- “Too Few Women in Tech?”, Eva Smith, Tech. Food. Life.
- Nobody’s Blaming Anybody, Cindy Gallop, WIMN’s Voices
- Blame Sexism. Ivan Boothe, Rootwork
- Fretting, Asking, and Begging Isn’t a Plan, Jon Pincus, Liminal States, cross-posted on Feminism 2.0
- Arrington is completely wrong about women in technology, Laurie, Seldo.com (HN)
- My Challenge to Michael Arrington, Michelle Greer, michelle’s blog
- In Response to Michael Arrington’s “Too Few Women in Tech” article, Helena Stone, ChipChick
- The Lack of Tech Industry Diversity: One Year Later, Jeff Nolan, Venture Chronicles
- Women in Tech and Women Entrepeneurs Discussion, Fred Wilson, A VC
- More Women in Tech Discussions, Brad Feld, FeldThoughts
- Arrington: “Women Entrenepeneurs: Stop Blaming Men for Your Problems”, Alyson Shontel, Business Insider
- Women in Tech: What Gives?, Shefaly Yogendra
- How Anonymity Contributes to the Problem, Arvind Narayanan, 33 Bits
- A Realistic Look at the Numbers, Jolie O’Dell
- Getting More Women to Tech, Kay, Feministe
- Musing about Inclusion in Technology, JP Rangaswami, Confused of Calcutta
- TechCrunch Comments Fail: from STFU to “Female Supremecists”, clarley, Mavenity,
- What Do “Where are the Women” Sh*tstorms Achieve? Irin Carmon’s Jezebel.
- 5 Simple Ways to Help Women as Tech Leaders, Ja-Naé Duane’s
- 18 Reasons Your Company Might Be a Sausagefest, Jessica Wakeman
- Try Harder Isn’t an Answer, Jamelle Bouie, TAPPED
- On Influence, Lists, Women and the Confluence Thereof, K. Tempest Bradford, Geek Feminism
- There’s More than You Think, Terri, Geek Feminism
- A few things each of us can do (DRAFT), Jon Pincus, Liminal States
- Is There a Gender Divide in Startups?, Leah Culver, The Daily Beast
- “I Could Keep Writing About the Lack of Women in Tech, but Starting a New Company Seems Like More Fun”, Rachel Sklar, Change the Ratio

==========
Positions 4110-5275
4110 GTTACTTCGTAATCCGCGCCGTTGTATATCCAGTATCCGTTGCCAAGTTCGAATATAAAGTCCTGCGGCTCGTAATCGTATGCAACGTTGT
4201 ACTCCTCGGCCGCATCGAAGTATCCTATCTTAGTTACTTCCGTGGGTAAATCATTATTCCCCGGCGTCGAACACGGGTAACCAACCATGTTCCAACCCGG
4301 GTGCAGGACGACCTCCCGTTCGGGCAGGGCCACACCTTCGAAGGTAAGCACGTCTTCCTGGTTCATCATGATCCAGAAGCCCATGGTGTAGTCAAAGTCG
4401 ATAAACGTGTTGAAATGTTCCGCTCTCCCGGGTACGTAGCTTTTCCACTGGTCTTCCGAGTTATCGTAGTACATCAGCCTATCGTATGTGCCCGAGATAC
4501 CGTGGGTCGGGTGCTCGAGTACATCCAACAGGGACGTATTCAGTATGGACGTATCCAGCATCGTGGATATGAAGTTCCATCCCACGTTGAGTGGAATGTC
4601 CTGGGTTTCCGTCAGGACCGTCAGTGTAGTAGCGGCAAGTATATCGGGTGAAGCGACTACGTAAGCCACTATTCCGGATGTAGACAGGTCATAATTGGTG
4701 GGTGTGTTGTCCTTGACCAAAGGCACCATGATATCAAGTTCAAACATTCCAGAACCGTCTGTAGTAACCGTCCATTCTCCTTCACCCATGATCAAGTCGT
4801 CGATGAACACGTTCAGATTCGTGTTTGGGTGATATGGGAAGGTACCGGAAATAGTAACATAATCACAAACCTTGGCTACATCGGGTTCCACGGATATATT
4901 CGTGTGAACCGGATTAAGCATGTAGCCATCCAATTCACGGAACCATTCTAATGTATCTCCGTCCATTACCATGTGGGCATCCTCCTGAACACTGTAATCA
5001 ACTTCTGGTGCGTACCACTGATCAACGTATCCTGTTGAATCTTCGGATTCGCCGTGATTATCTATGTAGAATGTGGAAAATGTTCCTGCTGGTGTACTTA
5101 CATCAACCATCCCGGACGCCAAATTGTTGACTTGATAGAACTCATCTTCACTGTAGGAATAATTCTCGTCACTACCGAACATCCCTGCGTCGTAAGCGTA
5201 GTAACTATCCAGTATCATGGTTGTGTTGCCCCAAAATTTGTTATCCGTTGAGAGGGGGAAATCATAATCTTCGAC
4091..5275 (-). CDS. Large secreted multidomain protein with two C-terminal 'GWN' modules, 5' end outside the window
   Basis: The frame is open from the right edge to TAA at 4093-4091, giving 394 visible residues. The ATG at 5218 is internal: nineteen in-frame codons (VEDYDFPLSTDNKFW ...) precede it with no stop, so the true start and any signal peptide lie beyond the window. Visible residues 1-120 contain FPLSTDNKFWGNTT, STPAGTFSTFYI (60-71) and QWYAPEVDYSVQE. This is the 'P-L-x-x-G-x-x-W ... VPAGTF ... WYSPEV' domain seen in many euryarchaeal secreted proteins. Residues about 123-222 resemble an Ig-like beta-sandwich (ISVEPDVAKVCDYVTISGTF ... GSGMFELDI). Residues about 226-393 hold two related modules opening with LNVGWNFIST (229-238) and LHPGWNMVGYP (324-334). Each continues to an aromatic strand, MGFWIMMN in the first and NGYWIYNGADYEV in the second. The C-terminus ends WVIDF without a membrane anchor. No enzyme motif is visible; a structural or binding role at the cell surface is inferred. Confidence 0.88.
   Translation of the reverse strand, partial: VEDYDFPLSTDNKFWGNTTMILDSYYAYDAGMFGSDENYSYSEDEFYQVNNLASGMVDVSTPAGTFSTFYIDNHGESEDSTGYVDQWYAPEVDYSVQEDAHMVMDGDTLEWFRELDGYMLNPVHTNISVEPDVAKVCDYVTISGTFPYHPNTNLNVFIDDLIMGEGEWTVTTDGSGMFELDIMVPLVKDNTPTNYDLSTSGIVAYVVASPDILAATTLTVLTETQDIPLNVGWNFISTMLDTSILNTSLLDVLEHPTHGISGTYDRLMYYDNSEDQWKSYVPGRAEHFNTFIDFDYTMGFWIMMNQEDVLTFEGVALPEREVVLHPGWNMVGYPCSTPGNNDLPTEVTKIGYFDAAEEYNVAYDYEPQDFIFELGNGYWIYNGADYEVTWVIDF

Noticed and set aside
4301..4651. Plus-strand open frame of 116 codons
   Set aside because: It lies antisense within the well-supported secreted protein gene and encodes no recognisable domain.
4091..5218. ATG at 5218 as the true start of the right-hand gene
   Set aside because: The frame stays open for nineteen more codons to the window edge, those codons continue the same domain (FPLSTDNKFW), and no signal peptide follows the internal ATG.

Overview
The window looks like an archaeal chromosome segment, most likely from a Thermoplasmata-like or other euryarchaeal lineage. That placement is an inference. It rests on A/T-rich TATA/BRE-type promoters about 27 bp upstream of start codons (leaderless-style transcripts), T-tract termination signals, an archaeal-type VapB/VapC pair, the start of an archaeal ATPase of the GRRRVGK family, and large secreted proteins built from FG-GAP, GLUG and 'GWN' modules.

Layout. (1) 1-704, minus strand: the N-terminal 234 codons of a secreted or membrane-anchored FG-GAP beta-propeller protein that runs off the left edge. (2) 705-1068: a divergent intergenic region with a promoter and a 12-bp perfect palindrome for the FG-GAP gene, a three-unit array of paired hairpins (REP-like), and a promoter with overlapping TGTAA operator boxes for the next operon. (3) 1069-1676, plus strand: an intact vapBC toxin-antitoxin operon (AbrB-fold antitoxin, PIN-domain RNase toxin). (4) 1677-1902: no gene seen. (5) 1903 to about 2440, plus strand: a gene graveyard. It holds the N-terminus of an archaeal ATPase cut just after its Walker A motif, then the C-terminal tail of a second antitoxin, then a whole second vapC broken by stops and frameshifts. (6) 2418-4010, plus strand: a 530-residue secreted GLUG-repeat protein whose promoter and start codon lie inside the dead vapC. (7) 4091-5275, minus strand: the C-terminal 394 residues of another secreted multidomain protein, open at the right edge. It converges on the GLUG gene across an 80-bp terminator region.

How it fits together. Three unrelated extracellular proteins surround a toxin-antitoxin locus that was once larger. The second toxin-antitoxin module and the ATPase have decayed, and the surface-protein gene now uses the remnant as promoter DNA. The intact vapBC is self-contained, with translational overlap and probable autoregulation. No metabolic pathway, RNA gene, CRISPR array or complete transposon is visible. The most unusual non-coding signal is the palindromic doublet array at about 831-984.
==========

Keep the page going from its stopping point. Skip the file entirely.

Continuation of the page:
- My List of 30 Great Women, Don Dodge, The Next Big Thing
- Mindfulness is the Key to Finding Female Speakers, Geoff Livingston
- Douchebag Decree: Michael Arrington, Technological Determinist, Kelsey Wallace, Bitch
- Women in Tech: What to do Now?, Clara Byrne, Venture Beat
- Finding more women to speak at Ohio LinuxFest, Mackenzie, Geek Feminism
- We Aren’t Blaming Men , Aliza Sherman
- Stop Telling People How They Should Feel About It, Sasha Pasulka, Seattle 2.0
- Quick Thoughts, Leslie Poston, Uptown Uncorked
- Blame Men — And Women, Gayle Laakmann, Technology Woman
- Go Aliza. Women in Tech do Blame Some Men, Eilieen Brown, Eileen’s Technology Blog
- “Ambient Un-belonging” , Audrey Watters, an/archivista (HN)
- Blogging and Mass Psychomanipulation, Michael Arrington, TechCrunch
- Not sure if I agree with this dude’s logic, Rachel Sklar, Change the Ratio
- Women in Tech, Men in Tech, and the Blame Game, Cameron Sorden, Digital Life
- Girls in Tech Debate: A Publicity Hoax?, Ellie Cachette, Social Times
- An apologetic Mike Arrington, Paramendra Bhagat, Netizen
- What You Can(‘t) Tell Just By Looking At Her, Tara Hunt, HorsePigCow
- Ratio: Changing, Rachel Sklar, Change the Ratio
- Why We Don’t Need more Women in Tech … Yet, Jolie O’Dell
- women, entrepeneurs, and tech, Emma Persky
- Saying High-Tech Is a Meritocracy Doesn’t Make It So, Caroline Simard, Huffington Post
- A Response to the Michael Arrington Throwdown, Susan Calvin, Feministing
** including Arrington snarking at me if you read far enough down